The College of Veterinary Medicine and Biomedical Sciences has begun a search to fill the John Alexander Chair in Large Animal Reproduction. The Chair, the College’s first University Chair, was created in 2001 to honor John Alexander, a member of the Professional Veterinary Medical Class of 2000, following his death in 1999 from a skiing accident. The successful candidate for the Chair will be on the faculty as a Professor in the Department of Biomedical Sciences or Clinical Sciences, as well as lead the Equine Reproduction Laboratory.
Final funding for the Chair fell into place in August when John’s uncle, Duncan Alexander, made an additional gift in honor of his nephew. It was a desire to remember John in a positive way that led his family to create the Chair.
“My brothers and I wanted to do something that would be a fitting tribute to John, and we were fortunate enough to be able to create the first University Chair in the College,” said Duncan Alexander, who is John’s uncle. He and his bothers Tom and John Sr., who is John’s father, created the Chair with a joint contribution of $1.5 million. Duncan Alexander completed funding of the Chair last month with an additional gift of $250,000.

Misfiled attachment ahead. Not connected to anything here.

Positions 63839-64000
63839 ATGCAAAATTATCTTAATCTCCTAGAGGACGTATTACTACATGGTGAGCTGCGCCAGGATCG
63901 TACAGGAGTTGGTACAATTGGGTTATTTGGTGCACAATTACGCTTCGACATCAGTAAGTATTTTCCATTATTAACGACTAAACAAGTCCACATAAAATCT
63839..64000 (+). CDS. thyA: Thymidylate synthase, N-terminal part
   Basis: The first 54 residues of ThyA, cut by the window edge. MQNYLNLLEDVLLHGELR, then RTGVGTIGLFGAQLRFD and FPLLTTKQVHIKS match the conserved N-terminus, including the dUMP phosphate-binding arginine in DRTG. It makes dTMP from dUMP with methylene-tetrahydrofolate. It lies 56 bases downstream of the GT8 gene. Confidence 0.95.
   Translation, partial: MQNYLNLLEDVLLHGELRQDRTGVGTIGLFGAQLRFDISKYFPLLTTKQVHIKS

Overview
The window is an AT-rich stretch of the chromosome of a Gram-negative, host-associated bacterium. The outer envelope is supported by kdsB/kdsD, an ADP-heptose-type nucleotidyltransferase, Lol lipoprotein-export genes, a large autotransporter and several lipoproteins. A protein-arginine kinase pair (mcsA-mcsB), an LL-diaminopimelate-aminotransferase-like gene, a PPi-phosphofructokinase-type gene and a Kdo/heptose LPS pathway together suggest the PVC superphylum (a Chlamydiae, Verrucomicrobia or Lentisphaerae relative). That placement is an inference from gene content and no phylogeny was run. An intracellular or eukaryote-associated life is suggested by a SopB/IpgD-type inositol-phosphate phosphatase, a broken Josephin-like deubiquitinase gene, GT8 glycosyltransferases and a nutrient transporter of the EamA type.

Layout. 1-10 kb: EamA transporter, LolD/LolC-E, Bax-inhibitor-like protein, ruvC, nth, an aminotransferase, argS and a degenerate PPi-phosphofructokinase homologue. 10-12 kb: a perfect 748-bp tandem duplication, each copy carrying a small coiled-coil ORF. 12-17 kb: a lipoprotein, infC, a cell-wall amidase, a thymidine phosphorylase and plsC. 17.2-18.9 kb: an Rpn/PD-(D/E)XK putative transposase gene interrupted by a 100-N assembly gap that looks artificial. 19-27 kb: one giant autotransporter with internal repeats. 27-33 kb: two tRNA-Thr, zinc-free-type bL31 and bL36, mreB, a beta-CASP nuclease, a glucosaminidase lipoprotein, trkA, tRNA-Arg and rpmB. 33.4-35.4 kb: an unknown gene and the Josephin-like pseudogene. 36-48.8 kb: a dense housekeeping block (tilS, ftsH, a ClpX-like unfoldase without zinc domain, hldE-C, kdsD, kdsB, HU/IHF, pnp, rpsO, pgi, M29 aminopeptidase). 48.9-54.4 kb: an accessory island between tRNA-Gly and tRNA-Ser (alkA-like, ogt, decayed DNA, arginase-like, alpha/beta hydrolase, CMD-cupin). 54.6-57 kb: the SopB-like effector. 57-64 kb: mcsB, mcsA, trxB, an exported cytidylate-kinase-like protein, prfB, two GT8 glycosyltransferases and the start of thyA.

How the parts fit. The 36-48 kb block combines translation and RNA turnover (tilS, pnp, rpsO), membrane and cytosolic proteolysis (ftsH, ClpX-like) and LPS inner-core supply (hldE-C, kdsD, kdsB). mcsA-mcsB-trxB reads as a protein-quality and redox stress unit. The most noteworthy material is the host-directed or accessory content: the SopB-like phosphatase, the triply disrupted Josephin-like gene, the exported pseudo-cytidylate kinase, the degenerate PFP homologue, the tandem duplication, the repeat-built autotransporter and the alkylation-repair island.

John Alexander was born and raised in Geneva, Illinois, and attended Taft School in Connecticut. Partially because of his love of the outdoors, and skiing and fishing, John moved to Colorado and attended the University of Colorado, graduating in 1994. While at CU, John made up his mind to pursue his interest in equine medicine and began his veterinary medical training at Colorado State University.
With the John Alexander Chair in Large Animal Reproduction now fully funded, John Alexander leaves two legacies that will fulfill for others the dreams that John and his family had for himself. The other legacy is the John Alexander Memorial Scholarship, established by John’s classmates after his death. Both the scholarship and the Chair will enable students and faculty interested in large animal reproduction to pursue careers and studies that John himself would have liked.